Conventional compact audio reproduction systems, such as televisions, shelf systems, computers, portable entertainment centers (“boom boxes”), and table radios, for example, have the general problem that they are perceived to sound “small” and at least partly as a result, such systems fail to provide a satisfying auditory experience. The perceived size of a sound source is, of course, related to the physical extent of the sound source. In addition the perceived size of a sound source depends on a number of psychoacoustic factors, many of which are poorly understood. Apparent source size has also been shown to be related to “spaciousness” or the sensation of acoustic envelopment, such as when radiating sound sources perceived to be large envelop listeners in a diffuse sound field. For example, a number of physically small sound sources widely distributed around a room may produce the impression of a large sound source by combining sound from many directions or they may create the impression of a large sound stage by creating multiple sound images around the room and a more diffuse sound field within the room. Of course, this particular manner of enveloping listeners within a diffuse sound field, giving rise to an impression of a large sound source, is not possible in a compact audio reproduction system where all of the sound sources are located in close proximity to each other. An additional dimension to the problem is that compact audio reproduction systems may be used in almost any conceivable orientation and that listeners may be almost anywhere relative to the position of the system and, further, may move about while listening.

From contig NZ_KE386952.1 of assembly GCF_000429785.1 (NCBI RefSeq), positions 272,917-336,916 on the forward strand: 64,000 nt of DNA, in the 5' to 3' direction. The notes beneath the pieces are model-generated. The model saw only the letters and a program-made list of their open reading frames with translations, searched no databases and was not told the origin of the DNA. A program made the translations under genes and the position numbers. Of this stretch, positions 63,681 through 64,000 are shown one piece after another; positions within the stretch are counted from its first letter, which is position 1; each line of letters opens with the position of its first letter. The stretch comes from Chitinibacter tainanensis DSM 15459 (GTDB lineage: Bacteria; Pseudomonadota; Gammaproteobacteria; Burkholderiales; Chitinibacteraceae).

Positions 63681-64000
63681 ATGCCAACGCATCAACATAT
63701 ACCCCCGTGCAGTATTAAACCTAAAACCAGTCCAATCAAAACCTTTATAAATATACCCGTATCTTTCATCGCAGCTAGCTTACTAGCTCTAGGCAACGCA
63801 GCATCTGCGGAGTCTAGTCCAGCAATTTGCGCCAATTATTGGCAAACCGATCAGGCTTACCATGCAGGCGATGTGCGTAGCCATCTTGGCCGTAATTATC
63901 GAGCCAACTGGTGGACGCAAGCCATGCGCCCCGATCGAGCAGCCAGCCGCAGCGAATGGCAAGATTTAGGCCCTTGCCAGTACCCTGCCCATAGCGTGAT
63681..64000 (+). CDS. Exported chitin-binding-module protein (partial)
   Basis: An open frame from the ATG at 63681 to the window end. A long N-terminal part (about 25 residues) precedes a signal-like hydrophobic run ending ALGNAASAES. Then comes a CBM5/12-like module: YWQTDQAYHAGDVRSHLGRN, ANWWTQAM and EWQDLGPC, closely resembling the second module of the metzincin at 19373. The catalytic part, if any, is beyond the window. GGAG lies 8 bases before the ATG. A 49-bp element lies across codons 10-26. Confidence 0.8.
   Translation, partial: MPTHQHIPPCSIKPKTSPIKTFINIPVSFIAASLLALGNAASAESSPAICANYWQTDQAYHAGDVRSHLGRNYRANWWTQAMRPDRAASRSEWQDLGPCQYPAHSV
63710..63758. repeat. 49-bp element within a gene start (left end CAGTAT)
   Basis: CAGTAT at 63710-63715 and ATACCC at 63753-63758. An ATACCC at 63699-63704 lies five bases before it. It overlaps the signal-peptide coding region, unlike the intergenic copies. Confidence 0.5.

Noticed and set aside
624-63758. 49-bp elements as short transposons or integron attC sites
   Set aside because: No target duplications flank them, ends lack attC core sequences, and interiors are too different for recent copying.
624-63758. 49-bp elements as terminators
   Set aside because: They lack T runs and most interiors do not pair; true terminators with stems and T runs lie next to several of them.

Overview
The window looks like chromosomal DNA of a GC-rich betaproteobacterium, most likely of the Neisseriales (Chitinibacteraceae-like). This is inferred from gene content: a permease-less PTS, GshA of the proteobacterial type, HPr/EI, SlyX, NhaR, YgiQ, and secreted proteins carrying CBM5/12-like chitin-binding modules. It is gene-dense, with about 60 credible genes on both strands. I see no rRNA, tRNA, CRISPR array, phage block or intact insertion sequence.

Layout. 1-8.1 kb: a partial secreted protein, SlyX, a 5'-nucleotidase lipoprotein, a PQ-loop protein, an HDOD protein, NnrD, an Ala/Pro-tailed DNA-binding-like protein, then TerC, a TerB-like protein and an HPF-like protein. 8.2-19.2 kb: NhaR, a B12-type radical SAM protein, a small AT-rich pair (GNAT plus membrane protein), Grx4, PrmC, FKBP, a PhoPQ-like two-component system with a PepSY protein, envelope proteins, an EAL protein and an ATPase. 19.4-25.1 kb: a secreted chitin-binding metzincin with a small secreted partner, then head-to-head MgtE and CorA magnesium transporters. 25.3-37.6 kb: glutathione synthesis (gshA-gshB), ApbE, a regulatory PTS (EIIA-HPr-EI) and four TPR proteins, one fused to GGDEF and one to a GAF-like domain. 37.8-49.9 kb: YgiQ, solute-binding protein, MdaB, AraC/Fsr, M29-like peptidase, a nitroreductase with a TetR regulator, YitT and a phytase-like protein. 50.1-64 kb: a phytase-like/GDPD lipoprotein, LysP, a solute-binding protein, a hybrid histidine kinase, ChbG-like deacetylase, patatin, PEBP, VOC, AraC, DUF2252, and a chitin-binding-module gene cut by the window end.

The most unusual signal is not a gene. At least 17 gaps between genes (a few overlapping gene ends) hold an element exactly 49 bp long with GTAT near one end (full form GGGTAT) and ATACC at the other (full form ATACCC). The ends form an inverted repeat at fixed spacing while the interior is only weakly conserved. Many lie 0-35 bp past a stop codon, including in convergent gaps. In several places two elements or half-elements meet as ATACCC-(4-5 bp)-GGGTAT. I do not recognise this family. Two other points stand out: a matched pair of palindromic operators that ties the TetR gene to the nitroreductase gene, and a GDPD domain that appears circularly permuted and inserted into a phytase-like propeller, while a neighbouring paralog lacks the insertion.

Many different techniques have been applied to increasing the perceived size of a sound source, with varying degrees of success. One common technique has been to use two loudspeakers with a portion of the frequency range fed to one of the speakers intentionally out of phase. As is well known, out-of-phase signal components are poorly localized and tend to create the impression of a larger sound source by delocalizing the direct sound from the source. However, this technique often results in significant acoustic magnitude (frequency response) aberrations. Many listeners also perceive the “everywhere but nowhere” character of the out-of-phase signals as unpleasant.

A variation of the out-of-phase technique is the use of various combinations of so-called difference signals created by subtracting the left channel from the right channel, L-R, or vice-versa to create R-L. Difference signals generally are considered to contain proportionally greater amounts of uncorrelated ambience information. Use of difference signals to create a greater sense of ambience can be successful in creating a perception of a larger, more room filling sound but frequently at the cost of reduced intelligibility and the general perception that the sound is “less solid”. Several variations of the difference signal technique have been used and perform well in situations where the location of the listener relative to the sound sources is known. Such systems are disclosed, for example, in U.S. Pat. No. 4,748,669 to Klayman, U.S. Pat. No. 4,489,432 to Polk, and U.S. Pat. No. 4,308,423 to Cohen. However, these techniques are generally not successful for applications where the system's sound radiating elements (sound sources) are very close together and in situations where the acoustic environment of the system and location of the listeners is arbitrary.